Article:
Beth Mead is proud of overtaking Jimmy Greaves’ goalscoring record for England in a single season and believes the postponement of the Women’s European Championship from last summer has helped her claim a place in the tournament that now kicks off on Wednesday.
The Arsenal forward took her international goals tally for 2021/22 to 14 with a brace in the recent 5-1 thrashing of 2017 Euro champions, the Netherlands, surpassing the 13 Greaves scored in 1960/61.
Mead’s form for Arsenal, for whom she contributed 11 goals and eight assists in the Women’s Super League, also cemented her place in the England squad that kicks off the Euros against Austria at Old Trafford, 12 months after the pandemic deferred the event.
The 27-year-old missed out on selection for the 2021 Olympics later last summer but has played her way into Sarina Wiegman’s plans, scoring in the manager’s first game against North Macedonia in September, grabbing a 14-minute hat-trick as a substitute against Northern Ireland in October and helping England hit peak form in the three warmup victories.
Overcoming a seasonal record that has stood for 61 years has only enhanced Mead’s status but she is more concerned about helping one of the favourites to win this summer’s tournament.
“Jimmy Greaves is quite a legend, and a long time it had been held,” she said. “So it’s pretty cool to break that one. I’m proud of that but I’ll look back at it [when I’m retired].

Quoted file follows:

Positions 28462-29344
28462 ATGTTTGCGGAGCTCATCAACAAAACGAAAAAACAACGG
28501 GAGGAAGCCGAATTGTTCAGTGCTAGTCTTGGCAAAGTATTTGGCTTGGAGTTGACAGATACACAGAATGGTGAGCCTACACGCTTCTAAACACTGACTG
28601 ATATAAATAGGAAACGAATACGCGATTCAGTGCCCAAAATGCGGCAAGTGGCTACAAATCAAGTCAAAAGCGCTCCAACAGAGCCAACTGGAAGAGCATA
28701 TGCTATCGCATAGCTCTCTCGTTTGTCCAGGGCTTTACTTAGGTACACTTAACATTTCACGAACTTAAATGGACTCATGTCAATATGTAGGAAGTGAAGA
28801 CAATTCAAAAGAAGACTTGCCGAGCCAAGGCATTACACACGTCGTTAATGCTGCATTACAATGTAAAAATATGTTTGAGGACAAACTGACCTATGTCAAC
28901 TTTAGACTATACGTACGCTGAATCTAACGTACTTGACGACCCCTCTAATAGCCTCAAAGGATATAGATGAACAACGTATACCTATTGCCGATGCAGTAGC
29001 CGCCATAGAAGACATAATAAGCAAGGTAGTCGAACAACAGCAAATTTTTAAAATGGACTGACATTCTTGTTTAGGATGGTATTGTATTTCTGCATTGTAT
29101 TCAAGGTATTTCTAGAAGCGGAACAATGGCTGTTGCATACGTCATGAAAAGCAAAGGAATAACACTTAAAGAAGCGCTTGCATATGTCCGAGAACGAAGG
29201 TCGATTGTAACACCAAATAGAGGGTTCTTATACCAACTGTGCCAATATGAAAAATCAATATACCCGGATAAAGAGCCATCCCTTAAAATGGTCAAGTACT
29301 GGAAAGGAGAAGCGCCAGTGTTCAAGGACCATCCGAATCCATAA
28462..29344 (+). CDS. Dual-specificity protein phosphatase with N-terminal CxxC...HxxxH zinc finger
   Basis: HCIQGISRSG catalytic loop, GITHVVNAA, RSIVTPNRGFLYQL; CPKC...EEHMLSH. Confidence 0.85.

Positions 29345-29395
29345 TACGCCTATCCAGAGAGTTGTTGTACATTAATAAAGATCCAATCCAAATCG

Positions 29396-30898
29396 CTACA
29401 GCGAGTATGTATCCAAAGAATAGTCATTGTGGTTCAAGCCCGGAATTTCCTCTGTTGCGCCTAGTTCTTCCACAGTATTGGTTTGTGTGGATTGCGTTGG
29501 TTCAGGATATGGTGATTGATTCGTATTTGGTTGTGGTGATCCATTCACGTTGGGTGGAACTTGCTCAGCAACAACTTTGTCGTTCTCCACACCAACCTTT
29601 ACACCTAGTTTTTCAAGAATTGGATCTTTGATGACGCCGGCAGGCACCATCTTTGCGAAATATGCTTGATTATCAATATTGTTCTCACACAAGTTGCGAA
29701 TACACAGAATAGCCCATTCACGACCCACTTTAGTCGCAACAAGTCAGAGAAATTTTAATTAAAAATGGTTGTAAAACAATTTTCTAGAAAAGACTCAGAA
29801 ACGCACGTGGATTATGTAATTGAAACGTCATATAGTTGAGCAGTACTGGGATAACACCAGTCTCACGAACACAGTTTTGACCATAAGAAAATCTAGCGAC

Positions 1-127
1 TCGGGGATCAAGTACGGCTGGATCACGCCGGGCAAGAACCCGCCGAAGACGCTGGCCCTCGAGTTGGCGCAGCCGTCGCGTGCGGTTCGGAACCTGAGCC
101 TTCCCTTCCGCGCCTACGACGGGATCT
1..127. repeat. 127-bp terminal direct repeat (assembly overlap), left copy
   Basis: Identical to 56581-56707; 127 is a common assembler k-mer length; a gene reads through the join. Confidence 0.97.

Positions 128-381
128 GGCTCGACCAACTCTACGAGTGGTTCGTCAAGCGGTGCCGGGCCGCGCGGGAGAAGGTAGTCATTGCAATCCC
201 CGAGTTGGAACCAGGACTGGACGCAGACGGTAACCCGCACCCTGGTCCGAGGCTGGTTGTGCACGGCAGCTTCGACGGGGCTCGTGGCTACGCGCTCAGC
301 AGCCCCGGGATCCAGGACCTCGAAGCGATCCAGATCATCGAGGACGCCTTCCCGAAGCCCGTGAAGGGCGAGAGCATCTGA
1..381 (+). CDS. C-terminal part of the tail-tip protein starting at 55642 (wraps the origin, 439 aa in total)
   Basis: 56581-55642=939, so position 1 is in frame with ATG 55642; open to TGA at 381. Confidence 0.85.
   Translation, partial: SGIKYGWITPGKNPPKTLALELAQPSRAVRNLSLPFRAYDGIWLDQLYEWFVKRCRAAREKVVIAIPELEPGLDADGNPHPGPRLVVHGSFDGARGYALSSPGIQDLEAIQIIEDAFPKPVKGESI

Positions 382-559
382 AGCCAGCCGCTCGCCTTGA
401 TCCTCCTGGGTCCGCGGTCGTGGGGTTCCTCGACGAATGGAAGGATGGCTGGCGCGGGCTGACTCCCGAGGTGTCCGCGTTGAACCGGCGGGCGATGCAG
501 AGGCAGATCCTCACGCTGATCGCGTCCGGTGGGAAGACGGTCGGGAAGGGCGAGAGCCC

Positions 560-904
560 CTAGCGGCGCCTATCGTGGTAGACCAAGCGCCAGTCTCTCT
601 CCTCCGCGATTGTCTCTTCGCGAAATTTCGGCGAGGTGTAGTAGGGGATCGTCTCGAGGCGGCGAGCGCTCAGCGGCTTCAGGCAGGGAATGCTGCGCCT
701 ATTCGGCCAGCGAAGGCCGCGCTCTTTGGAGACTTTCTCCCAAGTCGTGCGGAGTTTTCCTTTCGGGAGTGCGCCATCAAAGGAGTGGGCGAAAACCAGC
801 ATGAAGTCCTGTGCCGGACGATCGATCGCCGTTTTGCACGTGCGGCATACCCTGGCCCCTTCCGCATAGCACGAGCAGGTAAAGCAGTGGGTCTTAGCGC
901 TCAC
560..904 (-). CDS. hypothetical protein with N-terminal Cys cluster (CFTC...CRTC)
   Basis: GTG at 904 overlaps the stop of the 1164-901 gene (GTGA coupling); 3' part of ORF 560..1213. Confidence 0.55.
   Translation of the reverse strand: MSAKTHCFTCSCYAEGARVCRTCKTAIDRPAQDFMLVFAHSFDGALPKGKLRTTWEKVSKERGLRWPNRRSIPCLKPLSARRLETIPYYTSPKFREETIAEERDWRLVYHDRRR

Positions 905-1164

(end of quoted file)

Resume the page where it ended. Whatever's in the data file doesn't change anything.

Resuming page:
“It was nice to have such an impact and help the team against the Netherlands. I think there’s a lot of competition in the team right now and we’re all pushing each other.”
Mead accepts she might not made the squad had the tournament been staged last year. “Obviously it was disappointing last summer, but would I be the player I am today if that didn’t happen? Maybe not.
“I can control what I can control. I’m enjoying my football, I’m really happy out there on the pitch and again, that is showing in my performances. Hopefully I can bring that into this summer’s Euros.
“I know it’s only been a year but I think I’ve matured as a player. I’ve started to concentrate on myself more. I’ve played with a lot more freedom this year and when I play freely is when I play my best football. I don’t over-complicate anything; I make better decisions.”
Mead, who started against Belgium and Switzerland, came on as a substitute against Wiegman’s previous charges, the Dutch, and 11 of England’s 12 goals in these three warmup games have been scored in the second halves.
England’s strength in depth looks the envy of historically bigger nations and the likes of Mead, Chloe Kelly and Ella Toone often make the difference after cagey openings in which opponents tire.
“Games are over 90 minutes,” Mead said. “Teams are going to be there to frustrate us. But there’s a lot of players that can come on and make a difference and that’s credit to everyone: starters that can wear people down, the subs come on and make a difference and that’s hopefully a big quality that can help us this summer.”